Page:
In general, stopping play for a possible but eventually not serious injury can produce less negative impact than not stopping play for a seemingly minor injury which turns out to be serious (at least from the point of view of the player’s health). It also turns out that, again in general, the first mistake would be considered more tolerable in the U6 recreational game but could be career ending if made in the World Cup final. You should take away from all this two principles. One is that the decision depends critically on the age and experience of the players. The other is that it is better to be safe than sorry.
Indeed, it is not unheard of that, for players under the age of 12 (nothing magic about that age break point), the greater danger of not stopping play if Johnny appears to be injured is that Johnny’s mom is likely to come running onto the field anyway, thus making stopping play mandatory. (Our apologies to all “Johnny’s moms” — we love you but you can be very excitable.) The higher the level of play (and experience of the players) the greater is the likelihood that you would be led into serious mistakes because “going down” is not unheard of as a player tactic to get you to stop play for the advantage of that player’s team (i.e., faking/simulating). It’s bad enough to make a Type 2 error but the decision is even more consequential when players themselves want you to make that mistake and are feverishly trying to help you make it.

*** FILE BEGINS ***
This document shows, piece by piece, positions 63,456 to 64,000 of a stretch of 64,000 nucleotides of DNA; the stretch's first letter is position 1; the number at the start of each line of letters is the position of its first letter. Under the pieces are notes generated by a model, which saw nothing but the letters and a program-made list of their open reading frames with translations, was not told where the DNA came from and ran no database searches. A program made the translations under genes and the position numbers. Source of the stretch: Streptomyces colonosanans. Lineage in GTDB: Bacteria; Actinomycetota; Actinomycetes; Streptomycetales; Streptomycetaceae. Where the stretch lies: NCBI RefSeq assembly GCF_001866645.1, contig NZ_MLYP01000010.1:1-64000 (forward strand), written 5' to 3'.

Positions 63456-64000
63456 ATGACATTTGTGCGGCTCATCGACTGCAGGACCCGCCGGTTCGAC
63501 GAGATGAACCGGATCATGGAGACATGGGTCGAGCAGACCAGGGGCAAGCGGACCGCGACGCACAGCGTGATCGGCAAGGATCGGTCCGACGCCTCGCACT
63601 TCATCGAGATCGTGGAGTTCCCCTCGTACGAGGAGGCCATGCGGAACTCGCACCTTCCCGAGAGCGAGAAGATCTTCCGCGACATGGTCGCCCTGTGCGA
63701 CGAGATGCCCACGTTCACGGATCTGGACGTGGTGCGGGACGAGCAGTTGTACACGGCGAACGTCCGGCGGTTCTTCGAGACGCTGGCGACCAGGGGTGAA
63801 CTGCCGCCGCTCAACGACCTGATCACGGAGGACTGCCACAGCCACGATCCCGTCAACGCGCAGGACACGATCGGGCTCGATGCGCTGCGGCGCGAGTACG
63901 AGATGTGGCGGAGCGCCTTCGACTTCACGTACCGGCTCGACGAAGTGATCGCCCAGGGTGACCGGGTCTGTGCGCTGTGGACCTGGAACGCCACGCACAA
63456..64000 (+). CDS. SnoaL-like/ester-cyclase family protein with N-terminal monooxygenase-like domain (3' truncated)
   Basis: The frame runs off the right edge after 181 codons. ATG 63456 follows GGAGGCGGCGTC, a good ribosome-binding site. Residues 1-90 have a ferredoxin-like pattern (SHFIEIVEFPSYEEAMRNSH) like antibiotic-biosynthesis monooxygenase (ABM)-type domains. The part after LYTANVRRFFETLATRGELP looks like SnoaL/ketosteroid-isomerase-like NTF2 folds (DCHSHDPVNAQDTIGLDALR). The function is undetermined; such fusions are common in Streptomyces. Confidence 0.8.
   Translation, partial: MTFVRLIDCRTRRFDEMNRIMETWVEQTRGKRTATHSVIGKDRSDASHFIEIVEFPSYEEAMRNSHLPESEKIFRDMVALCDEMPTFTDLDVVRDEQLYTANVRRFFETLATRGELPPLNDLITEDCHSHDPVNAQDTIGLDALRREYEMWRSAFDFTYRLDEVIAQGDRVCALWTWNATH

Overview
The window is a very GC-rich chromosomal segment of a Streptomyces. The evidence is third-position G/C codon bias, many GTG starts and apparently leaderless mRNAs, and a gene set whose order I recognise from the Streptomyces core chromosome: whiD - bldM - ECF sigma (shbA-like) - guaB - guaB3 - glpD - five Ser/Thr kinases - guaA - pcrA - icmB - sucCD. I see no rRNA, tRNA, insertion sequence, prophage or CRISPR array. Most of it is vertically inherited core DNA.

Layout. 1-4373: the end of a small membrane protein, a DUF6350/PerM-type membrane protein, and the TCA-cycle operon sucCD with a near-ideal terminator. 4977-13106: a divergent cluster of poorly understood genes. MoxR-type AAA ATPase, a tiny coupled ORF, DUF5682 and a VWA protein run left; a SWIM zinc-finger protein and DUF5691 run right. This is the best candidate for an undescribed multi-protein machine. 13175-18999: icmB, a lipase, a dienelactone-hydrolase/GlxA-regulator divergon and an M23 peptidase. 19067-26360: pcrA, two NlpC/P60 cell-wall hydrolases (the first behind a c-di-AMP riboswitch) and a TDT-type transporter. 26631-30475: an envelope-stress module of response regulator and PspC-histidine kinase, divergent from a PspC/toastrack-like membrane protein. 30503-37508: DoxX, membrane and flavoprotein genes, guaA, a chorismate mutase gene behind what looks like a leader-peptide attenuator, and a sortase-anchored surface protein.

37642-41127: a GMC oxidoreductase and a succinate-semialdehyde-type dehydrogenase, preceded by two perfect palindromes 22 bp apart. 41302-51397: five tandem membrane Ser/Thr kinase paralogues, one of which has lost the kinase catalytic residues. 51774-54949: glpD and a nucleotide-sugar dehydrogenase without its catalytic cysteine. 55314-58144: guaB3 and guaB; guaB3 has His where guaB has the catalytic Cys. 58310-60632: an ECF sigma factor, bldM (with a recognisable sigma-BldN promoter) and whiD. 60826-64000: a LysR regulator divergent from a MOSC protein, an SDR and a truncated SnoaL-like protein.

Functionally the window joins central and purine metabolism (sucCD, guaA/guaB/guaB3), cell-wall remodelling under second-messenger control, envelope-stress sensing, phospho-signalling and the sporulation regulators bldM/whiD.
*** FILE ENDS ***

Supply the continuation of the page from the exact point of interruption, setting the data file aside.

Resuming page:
Given your scenario, it would be even worse for a referee to decide to cancel a goal that was scored before the referee became aware of a player injury that was only then judged serious enough to stop play. It would be ludicrous for a referee to decide that he or she wasn’t aware of the injury when it occurred and then, after the fact, decide it had been serious enough that he or she should have stopped play when it occurred, and then, to top it all off, negate anything that happened between the injury and the actual stoppage. We don’t know of any experienced referee who would, for example, apply the same rationale for canceling a foul and/or a card! Unless there are facts related to play making it unassailable that the goal was scored only because everyone else on the field was affected by the player being on the ground, the goal should stand.
We don’t have the slightest idea what your referee meant when you report him saying “the hardest part of his job is when he knows a player is injured and there isn’t anything he can do about it.” The fact of an injury is not the issue, it is the seriousness of the injury that has to be judged. Furthermore, assuming the referee understands this part, it is not in the slightest way difficult to know what to do about it. We train referees to exercise their judgment, which they must do throughout the game anyway, on situations involving possible injury. The issue of concussions has been made very easy (a good thing) by declaring that ANY contact between the head and a hard object or surface constitutes a potential serious injury for which play must be stopped no matter the age or circumstances.…
David, a U-12 and under player, asks:
Referee called a foul in the penalty area. Walks over to the coaches and says the match is terminated due to unplayable field (rain). Should he allow the PK to continue?
Should he allow players to remain of the field?